Swapping Red Meat for Chicken May Lower Cancer Risk 

Swapping Red Meat for Chicken May Lower Cancer Risk 

Breast cancer is the most common cancer among women aside from skin cancer. It affects around 1 in 8 women in the United States during their lifetime. 1


However, many factors influence the chance of a woman developing breast cancer. Due to the variety of these factors, some which are environmental and lifestyle choices, causes can be difficult to pinpoint. 


That is to say, recent research often focuses on factors that lead to cancer which we can control such as nutrition. 


A recent study in The International Journal of Cancer reports that consuming poultry instead of red meat may lower breast cancer risk after gathering data from over 40,000 women. 2


Red meat and breast cancer?


The data, derived from the Sister Study, included participants from the U.S. and Puerto Rico who were 35–74 years old. Participants also provided information that included their lifestyle factors, medical history, height, weight, diet, and other demographic information.


The participants also reported details about their food consumption, including type of meat consumption, portion sizes and level of “doneness” of meat. 


Throughout the study, the research team reported 1,536 cases of breast cancer.


At the end of the study, the scientists concluded that women who ate more red meat had a 23% higher chance of developing breast cancer. 2


However, previous studies have not produced similar results. Some researchers have found no association, whereas others have shown a weak relationship between meat consumption and cancer. 


Poultry and breast cancer risk?


The scientists calculated that those who ate the most poultry had a 15% lower risk of developing breast cancer compared with those who ate little poultry. 


The scientists also controlled for a range of factors, including level of physical activity, household income, family history of cancer, race,  vegetable consumption, dairy consumption, body mass index (BMI), birth control usage, and also alcohol consumption. Even with these factors considered, the results were still significant.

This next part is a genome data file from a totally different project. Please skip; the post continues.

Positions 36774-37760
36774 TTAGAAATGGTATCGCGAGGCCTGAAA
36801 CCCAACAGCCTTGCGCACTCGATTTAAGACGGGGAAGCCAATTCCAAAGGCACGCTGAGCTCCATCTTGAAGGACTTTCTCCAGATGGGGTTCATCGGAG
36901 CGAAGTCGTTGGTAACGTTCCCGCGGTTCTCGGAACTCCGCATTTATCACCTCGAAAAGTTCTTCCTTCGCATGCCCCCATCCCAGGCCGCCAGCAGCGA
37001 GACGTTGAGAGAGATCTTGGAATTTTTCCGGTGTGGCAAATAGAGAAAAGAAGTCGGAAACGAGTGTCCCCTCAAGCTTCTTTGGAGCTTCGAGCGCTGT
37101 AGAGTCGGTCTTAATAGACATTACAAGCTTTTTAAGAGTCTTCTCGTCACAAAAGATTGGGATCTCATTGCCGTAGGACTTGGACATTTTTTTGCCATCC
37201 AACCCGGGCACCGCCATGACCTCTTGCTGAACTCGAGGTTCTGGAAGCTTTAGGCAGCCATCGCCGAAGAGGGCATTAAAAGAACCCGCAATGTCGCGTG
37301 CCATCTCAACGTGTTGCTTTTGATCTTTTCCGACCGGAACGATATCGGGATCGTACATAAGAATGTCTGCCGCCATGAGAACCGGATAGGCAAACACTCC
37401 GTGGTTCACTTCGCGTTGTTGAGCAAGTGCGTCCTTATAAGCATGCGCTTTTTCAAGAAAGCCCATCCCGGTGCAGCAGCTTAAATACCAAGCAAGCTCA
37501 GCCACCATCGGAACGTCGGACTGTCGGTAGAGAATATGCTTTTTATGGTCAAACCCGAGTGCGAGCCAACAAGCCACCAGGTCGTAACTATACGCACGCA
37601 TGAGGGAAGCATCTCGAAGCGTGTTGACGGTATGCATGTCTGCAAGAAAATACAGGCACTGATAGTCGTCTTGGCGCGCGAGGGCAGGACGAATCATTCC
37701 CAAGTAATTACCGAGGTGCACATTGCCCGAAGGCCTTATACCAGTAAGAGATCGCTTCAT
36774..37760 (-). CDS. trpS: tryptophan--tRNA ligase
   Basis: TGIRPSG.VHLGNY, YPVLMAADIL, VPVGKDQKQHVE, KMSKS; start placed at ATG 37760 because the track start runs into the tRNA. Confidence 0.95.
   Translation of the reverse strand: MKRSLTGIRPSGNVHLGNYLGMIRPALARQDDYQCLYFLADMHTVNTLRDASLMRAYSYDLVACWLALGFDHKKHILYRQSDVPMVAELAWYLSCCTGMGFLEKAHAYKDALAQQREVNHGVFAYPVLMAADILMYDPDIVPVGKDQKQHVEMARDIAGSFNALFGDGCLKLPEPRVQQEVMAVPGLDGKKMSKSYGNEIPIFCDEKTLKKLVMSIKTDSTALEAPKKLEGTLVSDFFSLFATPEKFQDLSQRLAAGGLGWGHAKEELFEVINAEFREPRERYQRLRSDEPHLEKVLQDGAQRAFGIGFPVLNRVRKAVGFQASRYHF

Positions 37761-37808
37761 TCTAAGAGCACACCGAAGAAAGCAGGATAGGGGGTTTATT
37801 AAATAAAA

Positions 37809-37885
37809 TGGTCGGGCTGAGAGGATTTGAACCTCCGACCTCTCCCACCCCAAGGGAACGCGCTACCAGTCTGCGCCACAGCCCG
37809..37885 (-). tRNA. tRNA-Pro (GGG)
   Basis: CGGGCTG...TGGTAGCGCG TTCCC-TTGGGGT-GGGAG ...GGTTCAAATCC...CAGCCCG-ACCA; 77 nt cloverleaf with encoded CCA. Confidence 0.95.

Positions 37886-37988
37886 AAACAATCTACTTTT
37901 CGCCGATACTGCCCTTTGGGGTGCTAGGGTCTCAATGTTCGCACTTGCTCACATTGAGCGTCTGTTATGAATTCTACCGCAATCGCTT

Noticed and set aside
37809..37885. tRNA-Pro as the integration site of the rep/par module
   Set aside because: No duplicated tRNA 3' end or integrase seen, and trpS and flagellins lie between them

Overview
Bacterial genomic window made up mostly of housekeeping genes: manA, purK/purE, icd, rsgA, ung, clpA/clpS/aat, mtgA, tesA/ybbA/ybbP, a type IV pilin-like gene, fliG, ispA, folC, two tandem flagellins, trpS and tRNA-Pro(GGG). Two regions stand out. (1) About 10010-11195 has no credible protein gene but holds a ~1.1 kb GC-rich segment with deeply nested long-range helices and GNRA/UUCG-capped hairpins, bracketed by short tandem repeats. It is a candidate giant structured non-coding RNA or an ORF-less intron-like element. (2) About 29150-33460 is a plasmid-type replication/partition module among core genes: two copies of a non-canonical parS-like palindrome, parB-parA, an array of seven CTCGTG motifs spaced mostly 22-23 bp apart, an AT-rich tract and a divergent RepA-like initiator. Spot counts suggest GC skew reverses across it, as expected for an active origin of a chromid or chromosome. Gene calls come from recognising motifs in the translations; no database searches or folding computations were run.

The effects of cooking methods on cancer risk 


An earlier study discovered high consumptions of fried chicken increased breast cancer risk while intake of skinless chicken reduced risk.


A further study concluded that chicken cooked by any method was “significantly protective” against breast cancer. 3 The researchers in the latest study, however, found no link between the way people cooked meat and breast cancer risk.


However, other researchers report no links between meat consumption and breast cancer. 


As always, research must continue before we reach a solid conclusion about the role of meat in breast cancer.




Limitations of the study


Although the study had a large number of participants, limitations, of course, exist. For example, the study was observational. It cannot easily explain cause and effect.


Furthermore, dietary information was only recorded at the beginning of the study. Participants may have had dietary changes throughout the nearly seven years of the study. 


CCMH is proud to offer cancer care right here on our campus at the Cancer Centers of Southwest Oklahoma. To learn more, visit their website at ccswok.com



1 American Cancer Society. How Common is Breast Cancer? 18 September 2019.

2 International Journal of Cancer. Jamie J. Lo, Yong-Moon Mark Park, Rashmi Sinha and Dale P. Sandler. Association Between Meat Consumption and Risk of Breast Cancer: Findings from the Sister Study. 2019.

3 Science Direct. Alacro L. Ronco, Eduardo De Stefani, Alicia Fabra.White meat intake and the risk of breast cancer: a case-control study in Montevideo, Uruguay. 20 May 2oo2.



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